FLOATING AROUND in various quarters of Capitol Hill is one of the more dreadful ideas in circulation these days -- one that should be dispatched before it does real damage. The idea is that a federal law is needed to cut down on the amount of "negative advertising" in political campaigns. The proposals being made are non-solutions to a non-problem. There is no reliable evidence of an upsurge in anti-opponent campaigning in 1986 or 1984, just a general impression based on some fairly vicious ads. Actually, if you compare American politics of the middle 1980s with American politics in the past or with contemporary politics in other countries, the pitch made in this country at this time seems downright benign. Nor is it obvious why campaigning against one's opponent is always such a bad idea. A far worse idea, surely, is to call in the cops -- i.e., the federal government -- to influence the character of political argument.

One proposal, put forward by Sen. Daniel Evans (R-Wash.), would force candidates to appear throughout broadcast ads in order to qualify for the low rates that the law currently guarantees political advertisers. Another measure, currently part of the Senate campaign finance reform package, would require candidates who want to stay eligible for federal matching funds to stay on the air for 50 percent of any ad and deliver personally any attack on an opponent. Such proposals cause problems at the margins -- just what is an attack, anyway? -- and would give an advantage to candidates who are telegenic. They put a straitjacket on political debate. Once you start down this road, where do you stop?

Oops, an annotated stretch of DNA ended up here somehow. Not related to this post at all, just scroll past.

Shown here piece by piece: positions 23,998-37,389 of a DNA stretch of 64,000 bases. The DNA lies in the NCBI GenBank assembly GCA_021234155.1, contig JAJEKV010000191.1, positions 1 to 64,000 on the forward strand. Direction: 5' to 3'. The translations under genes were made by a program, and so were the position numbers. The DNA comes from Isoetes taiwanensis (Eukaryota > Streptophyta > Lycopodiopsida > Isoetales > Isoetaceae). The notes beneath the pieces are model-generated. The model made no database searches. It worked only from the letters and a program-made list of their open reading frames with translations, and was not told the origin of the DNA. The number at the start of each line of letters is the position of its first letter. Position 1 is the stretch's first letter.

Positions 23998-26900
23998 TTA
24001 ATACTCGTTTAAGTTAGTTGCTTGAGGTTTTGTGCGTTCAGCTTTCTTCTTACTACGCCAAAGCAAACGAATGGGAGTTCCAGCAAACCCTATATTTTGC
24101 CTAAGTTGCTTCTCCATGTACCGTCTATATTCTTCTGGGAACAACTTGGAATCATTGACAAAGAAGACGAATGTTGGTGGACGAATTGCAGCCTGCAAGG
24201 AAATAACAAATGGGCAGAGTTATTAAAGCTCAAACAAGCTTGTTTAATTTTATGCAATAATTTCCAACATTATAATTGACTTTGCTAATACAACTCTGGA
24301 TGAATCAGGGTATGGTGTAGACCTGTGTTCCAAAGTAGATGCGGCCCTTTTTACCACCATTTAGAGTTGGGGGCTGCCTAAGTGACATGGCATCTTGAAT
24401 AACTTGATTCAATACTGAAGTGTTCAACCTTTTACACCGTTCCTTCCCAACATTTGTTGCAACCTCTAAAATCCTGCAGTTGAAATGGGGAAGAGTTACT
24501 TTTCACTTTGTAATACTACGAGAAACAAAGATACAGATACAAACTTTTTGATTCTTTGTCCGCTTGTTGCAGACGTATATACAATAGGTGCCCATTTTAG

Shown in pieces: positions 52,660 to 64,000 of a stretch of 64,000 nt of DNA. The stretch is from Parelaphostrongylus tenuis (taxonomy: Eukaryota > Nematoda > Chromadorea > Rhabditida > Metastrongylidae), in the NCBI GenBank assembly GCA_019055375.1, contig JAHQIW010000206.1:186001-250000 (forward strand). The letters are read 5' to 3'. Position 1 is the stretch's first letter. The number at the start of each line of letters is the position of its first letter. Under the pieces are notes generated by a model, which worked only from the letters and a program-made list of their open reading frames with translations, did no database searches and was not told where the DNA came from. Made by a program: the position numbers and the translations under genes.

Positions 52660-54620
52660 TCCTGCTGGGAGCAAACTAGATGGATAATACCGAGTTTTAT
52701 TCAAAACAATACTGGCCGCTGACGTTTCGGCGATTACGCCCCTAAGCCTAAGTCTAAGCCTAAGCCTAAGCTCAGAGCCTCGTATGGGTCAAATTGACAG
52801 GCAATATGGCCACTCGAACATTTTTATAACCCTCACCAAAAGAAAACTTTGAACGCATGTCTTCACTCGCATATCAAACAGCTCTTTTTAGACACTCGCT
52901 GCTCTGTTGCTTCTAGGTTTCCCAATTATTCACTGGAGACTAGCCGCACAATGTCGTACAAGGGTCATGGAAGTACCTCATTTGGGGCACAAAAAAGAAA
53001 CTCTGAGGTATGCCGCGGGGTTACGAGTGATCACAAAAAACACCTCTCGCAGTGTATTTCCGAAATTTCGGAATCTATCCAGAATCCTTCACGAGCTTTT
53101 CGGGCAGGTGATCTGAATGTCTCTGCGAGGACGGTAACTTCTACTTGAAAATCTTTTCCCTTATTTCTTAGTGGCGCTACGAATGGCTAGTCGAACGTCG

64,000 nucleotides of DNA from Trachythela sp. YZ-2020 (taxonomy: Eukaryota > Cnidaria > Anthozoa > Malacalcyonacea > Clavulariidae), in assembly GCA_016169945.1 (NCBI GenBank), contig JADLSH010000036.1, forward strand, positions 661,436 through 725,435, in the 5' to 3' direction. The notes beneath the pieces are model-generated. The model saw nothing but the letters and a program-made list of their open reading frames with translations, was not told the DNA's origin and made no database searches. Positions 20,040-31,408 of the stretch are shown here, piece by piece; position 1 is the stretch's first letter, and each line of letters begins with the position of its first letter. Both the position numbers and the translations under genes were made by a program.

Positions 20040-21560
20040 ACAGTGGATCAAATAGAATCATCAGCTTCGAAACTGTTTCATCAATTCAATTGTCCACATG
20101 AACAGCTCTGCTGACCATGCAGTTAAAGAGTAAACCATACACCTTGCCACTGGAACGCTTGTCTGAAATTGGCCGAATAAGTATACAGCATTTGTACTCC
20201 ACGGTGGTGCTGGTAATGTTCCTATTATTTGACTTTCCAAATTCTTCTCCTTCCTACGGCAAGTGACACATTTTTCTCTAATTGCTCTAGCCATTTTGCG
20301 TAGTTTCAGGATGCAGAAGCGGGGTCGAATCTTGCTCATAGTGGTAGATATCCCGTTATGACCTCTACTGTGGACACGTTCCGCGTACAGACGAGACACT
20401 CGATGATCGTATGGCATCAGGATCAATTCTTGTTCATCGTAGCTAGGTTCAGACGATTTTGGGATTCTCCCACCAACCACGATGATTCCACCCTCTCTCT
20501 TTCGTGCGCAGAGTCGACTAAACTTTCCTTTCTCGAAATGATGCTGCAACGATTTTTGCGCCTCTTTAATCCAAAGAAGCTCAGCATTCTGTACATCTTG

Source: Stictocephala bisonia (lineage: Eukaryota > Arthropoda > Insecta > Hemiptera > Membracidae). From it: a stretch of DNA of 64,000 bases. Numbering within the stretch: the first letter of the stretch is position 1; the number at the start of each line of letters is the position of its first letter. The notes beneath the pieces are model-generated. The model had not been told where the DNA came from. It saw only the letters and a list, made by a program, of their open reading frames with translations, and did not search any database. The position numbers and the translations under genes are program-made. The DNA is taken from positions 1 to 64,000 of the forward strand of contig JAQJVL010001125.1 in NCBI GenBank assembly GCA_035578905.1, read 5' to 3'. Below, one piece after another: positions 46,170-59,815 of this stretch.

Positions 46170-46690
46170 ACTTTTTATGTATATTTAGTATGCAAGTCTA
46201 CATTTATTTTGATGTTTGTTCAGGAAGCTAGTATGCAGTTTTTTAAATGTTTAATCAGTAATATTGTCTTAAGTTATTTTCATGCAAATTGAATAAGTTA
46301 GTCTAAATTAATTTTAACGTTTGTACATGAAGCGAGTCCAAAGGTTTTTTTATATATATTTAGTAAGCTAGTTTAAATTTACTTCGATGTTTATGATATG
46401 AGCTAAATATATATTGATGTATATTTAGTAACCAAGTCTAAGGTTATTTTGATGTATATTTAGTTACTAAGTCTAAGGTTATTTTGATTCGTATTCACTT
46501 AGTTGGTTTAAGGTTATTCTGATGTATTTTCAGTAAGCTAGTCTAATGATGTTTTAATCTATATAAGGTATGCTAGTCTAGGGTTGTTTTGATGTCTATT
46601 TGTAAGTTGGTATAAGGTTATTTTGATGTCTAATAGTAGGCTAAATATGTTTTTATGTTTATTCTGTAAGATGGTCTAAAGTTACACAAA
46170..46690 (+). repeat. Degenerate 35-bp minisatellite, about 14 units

The place to stop is the beginning. The best way to regulate the content of political advertising is to let the voters do it: candidates have the strongest of incentives to avoid any campaign tactic that antagonizes the voters. Robust political debate is best obtained when candidates are free to make their case the way they want.

We understand how politicians may be tempted to support proposals to elevate the tone of political discourse -- especially if it means keeping their opponents from saying nasty things about them. The temptation should be resisted. Let politicians work up codes or rules among themselves for campaigns, if they want to. Let voters and commentators and other kibitzers raise hell, if they please, and see if they can force politicians who offend them by their campaign style to clean up their act. Let the federal government keep out of it. We favor legislation that would cut the amounts the candidates could raise and spend -- but not legislation that tells them how to spend it.